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News > OP updates > Obituaries > Prof Jeff Burley CBE RIP

Prof Jeff Burley CBE RIP

Jeff at his graduation
Jeff at his graduation

Professor Jeffery Burley, CBE
16th October 1936 – 27th December 2021

Jeffery “Jeff” Burley was born on the 16th October 1936, in Portsmouth. An only child, his father was an electrical power engineer. His birth mother died when he was 12, a tough thing for any boy approaching his teens to have to deal with.

He joined Portsmouth Grammar School in September 1946 and left in July 1954. He was in Whitcombe House. He played cricket for the 2nd XI in 1953-54 season, winning his colours in 1953. He also played rugby for the 2nd XV in the same years. Jeff was in the CCF Army section, reaching platoon commander level and completing his advanced signals course at Catterick.

It was somewhere during his PGS years that he developed his extraordinary ability with the English language and his attendant writing and editing skills. Jeff had a razor sharp mind and an almost photographic memory.

Jeff was awarded a Hampshire County Major Scholarship which, after three intervening years of national service, would take him up to New College, Oxford, to study forestry. But to the army first it was (he elected to serve three rather than the usual two years, as the monthly pay was better) and he made the rank of Temporary Captain, in the Royal Signals. He ended up as Officer in Charge of a Signal Troop, attached to a Heavy Artillery Regiment. He later became Training Officer of the-then Driver Training Regiment.

Not many people are aware that the globally known forester and conservationist was also an accomplished heavy truck driver. He was quite put out when the DVLC of the era unilaterally decided that - at 55 years of age - he no longer really needed an HGV licence that allowed him to haul a main battle tank around, and took it back from him.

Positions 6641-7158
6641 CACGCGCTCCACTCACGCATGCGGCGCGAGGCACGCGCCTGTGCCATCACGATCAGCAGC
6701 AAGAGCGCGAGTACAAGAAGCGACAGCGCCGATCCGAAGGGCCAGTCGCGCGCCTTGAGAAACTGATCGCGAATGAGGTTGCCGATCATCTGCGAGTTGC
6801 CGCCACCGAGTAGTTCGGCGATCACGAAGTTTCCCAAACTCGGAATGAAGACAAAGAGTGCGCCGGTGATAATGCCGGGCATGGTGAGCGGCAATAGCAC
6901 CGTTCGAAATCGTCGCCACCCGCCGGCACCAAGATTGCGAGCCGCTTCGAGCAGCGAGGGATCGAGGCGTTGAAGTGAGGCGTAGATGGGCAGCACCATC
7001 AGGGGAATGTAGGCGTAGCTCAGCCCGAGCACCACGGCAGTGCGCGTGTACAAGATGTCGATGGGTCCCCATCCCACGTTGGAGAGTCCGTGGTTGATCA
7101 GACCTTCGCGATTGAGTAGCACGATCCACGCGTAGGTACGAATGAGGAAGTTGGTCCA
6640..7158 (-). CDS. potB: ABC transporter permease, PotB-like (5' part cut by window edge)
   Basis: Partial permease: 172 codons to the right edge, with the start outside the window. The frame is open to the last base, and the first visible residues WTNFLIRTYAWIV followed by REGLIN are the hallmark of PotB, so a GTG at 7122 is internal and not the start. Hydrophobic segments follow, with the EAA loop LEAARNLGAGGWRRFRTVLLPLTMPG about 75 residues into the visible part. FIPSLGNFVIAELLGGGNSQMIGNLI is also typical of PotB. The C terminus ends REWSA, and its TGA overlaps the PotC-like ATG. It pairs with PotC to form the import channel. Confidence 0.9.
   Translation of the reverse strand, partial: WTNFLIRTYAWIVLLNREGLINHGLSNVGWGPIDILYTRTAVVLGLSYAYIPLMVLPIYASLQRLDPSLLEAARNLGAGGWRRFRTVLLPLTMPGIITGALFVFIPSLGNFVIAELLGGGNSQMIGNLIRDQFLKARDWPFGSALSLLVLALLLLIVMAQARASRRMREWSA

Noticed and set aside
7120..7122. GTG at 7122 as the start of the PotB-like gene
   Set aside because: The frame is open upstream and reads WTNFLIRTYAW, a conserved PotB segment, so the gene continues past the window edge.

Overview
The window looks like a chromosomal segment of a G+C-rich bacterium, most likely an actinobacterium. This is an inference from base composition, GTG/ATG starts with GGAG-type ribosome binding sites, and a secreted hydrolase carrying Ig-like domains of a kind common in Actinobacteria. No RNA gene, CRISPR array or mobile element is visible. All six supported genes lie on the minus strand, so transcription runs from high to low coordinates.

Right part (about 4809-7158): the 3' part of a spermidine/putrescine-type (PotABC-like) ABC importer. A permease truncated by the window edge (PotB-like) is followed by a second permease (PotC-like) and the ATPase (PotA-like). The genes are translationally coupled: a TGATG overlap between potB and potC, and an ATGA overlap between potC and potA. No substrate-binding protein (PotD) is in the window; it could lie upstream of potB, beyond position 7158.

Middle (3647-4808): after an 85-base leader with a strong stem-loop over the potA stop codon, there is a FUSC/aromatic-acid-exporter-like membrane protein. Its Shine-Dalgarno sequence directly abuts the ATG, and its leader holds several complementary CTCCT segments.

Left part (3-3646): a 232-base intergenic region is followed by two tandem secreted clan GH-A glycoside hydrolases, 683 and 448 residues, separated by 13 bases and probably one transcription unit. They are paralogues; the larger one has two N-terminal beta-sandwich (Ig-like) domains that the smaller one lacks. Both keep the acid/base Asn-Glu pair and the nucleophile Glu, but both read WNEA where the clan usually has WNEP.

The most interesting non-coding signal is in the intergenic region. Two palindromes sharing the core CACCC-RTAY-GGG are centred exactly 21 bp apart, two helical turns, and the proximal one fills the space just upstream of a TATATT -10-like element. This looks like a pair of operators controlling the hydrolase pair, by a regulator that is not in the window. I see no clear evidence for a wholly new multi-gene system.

He also completed the military despatch rider course, on an ancient British Matchless military motorcycle.

With his first degree in forestry now in the can, he crossed the pond to Yale to take up a research scholarship leading to a Master of Forestry (specialising in Forest Genetics) and then a PhD.

At some point in the late 1950’s, the paths of Jean Shirley Palmer and Jeffery Burley crossed, in the impossibly romantic location of the antibiotics research lab on South Parks Road – the heart of Oxford University science research and teaching. South Parks would become the major focus of Jeff’s entire working life, culminating two decades later in his appointment as Professor of Forestry.

Going back at bit now, from ‘65 to ‘68 he cut his practical forestry teeth running projects in Zambia, Malawi and the-then Rhodesia.

Returning to the UK and Oxford again, by 1985 he was Director of the Oxford Forestry Institute (OFI), and a Professorial Fellow and Vice-Warden of then-named Green College (to be later known as Green Templeton College - GTC). He gathered many more titles and responsibilities over the years, including 5 years (out of 20 years involvement with the organisation) as the head of the global forestry body IUFRO, before finally hanging up his gown in 2004, having by now travelled to over 100 countries on consulting duties.